View Article: PubMed Central - HTML - PubMed

ABSTRACT

Background: With the rapid accumulation of proteomic and genomic datasets in terms of genome-scale features and interaction networks through high-throughput experimental techniques, the process of manual predicting functional properties of the proteins has become increasingly cumbersome, and computational methods to automate this annotation task are urgently needed. Most of the approaches in predicting functional properties of proteins require to either identify a reliable set of labeled proteins with similar attribute features to unannotated proteins, or to learn from a fully-labeled protein interaction network with a large amount of labeled data. However, acquiring such labels can be very difficult in practice, especially for multi-label protein function prediction problems. Learning with only a few labeled data can lead to poor performance as limited supervision knowledge can be obtained from similar proteins or from connections between them. To effectively annotate proteins even in the paucity of labeled data, it is important to take advantage of all data sources that are available in this problem setting, including interaction networks, attribute feature information, correlations of functional labels, and unlabeled data.

Results: In this paper, we show that the underlying nature of predicting functional properties of proteins using various data sources of relational data is a typical collective classification (CC) problem in machine learning. The protein functional prediction task with limited annotation is then cast into a semi-supervised multi-label collective classification (SMCC) framework. As such, we propose a novel generative model based SMCC algorithm, called GM-SMCC, to effectively compute the label probability distributions of unannotated protein instances and predict their functional properties. To further boost the predicting performance, we extend the method in an ensemble manner, called EGM-SMCC, by utilizing multiple heterogeneous networks with various latent linkages constructed to explicitly model the relationships among the nodes for effectively propagate the supervision knowledge from labeled to unlabeled nodes.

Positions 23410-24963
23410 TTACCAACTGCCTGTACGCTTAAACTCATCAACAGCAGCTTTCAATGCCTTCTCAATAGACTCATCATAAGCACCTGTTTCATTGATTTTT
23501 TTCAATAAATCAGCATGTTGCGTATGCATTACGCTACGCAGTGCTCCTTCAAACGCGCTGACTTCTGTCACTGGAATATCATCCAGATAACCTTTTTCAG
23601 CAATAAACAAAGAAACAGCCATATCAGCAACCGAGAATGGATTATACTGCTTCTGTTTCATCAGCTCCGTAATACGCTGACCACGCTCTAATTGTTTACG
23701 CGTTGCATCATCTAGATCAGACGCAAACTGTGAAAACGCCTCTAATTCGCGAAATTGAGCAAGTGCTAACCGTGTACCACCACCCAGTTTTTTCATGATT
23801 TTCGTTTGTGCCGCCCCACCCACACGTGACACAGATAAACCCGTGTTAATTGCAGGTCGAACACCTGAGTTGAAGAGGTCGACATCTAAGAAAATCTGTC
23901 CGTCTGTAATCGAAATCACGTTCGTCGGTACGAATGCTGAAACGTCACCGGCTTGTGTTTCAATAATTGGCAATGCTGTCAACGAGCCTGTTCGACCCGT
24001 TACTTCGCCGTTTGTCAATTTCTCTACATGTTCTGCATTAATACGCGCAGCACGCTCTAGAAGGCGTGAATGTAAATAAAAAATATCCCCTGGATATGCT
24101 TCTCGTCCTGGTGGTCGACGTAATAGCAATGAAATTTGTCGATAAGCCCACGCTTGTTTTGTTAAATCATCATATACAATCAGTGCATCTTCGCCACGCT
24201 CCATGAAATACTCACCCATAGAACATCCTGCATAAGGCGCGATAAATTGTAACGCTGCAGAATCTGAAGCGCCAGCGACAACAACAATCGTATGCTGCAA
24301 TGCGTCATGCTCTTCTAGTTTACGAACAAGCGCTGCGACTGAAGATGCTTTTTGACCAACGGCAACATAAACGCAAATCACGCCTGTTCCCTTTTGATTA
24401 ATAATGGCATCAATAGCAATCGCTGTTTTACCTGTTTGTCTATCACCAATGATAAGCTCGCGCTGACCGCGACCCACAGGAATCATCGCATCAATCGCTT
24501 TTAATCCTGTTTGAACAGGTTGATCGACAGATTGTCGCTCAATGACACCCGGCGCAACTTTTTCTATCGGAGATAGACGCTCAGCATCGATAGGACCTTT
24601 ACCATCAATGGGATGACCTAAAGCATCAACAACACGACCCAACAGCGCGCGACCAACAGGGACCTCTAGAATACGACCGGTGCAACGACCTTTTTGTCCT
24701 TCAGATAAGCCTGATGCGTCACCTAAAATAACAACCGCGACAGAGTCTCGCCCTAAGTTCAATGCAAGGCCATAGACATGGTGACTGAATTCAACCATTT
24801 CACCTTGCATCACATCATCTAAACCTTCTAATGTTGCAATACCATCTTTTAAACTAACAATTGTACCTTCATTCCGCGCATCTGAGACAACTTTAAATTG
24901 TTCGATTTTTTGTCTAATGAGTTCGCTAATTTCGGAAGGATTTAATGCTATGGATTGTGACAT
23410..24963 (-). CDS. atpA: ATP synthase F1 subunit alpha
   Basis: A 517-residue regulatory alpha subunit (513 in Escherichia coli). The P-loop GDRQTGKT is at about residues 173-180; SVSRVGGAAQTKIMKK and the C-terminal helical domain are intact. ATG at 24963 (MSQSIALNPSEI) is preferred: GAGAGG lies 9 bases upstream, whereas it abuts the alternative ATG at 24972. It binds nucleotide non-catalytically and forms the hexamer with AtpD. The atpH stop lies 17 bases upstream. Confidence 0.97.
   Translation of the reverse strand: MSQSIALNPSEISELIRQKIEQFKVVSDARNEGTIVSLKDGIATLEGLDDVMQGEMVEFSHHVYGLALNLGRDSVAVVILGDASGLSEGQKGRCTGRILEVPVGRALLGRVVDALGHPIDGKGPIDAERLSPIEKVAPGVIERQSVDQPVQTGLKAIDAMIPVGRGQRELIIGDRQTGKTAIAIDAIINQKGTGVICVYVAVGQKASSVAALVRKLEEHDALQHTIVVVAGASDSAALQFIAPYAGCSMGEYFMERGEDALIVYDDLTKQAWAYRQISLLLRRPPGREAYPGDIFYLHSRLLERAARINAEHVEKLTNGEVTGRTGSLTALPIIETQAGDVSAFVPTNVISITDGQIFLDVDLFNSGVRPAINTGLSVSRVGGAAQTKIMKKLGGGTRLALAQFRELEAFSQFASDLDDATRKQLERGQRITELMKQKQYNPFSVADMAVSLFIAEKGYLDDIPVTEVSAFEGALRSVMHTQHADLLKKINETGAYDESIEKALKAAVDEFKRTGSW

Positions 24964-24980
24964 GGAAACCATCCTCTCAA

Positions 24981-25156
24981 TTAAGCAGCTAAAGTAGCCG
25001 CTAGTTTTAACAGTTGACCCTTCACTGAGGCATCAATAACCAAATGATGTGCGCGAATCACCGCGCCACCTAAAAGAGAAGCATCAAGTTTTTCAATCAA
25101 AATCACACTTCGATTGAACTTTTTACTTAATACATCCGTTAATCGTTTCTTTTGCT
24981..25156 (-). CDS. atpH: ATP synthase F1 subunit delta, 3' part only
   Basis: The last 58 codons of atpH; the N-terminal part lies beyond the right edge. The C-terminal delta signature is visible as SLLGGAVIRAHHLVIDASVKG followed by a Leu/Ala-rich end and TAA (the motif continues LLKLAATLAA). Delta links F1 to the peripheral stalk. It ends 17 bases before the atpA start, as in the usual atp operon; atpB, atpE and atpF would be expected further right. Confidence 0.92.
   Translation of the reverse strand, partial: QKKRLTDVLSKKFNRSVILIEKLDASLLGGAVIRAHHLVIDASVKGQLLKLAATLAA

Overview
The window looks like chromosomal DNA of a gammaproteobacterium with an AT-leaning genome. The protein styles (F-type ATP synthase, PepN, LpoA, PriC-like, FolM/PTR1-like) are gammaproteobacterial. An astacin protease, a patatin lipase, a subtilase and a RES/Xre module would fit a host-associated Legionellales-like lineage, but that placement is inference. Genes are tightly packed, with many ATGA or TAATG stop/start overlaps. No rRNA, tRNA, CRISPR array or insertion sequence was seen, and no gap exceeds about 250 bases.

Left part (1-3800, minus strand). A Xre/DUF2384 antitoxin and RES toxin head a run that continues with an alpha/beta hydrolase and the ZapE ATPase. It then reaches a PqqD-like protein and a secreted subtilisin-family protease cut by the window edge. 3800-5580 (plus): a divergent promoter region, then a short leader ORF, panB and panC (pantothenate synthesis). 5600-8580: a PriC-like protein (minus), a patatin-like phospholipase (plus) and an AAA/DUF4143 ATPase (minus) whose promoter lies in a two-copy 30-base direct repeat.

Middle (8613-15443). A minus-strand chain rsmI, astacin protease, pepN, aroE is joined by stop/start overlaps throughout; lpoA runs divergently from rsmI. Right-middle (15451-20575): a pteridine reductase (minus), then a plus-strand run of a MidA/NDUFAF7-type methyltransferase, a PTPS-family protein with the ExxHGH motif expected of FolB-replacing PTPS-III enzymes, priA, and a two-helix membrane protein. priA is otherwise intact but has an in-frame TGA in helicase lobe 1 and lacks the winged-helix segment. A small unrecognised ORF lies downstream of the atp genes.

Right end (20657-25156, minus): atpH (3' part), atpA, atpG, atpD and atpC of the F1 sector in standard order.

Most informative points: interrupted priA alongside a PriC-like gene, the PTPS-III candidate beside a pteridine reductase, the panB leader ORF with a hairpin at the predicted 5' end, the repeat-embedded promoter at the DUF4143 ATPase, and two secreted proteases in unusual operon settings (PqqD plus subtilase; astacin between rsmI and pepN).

Conclusion: Experimental results on a yeast gene dataset predicting the functions and localization of proteins demonstrate the effectiveness of the proposed method. In the comparison, we find that the performances of the proposed algorithms are better than the other compared algorithms.

Show MeSH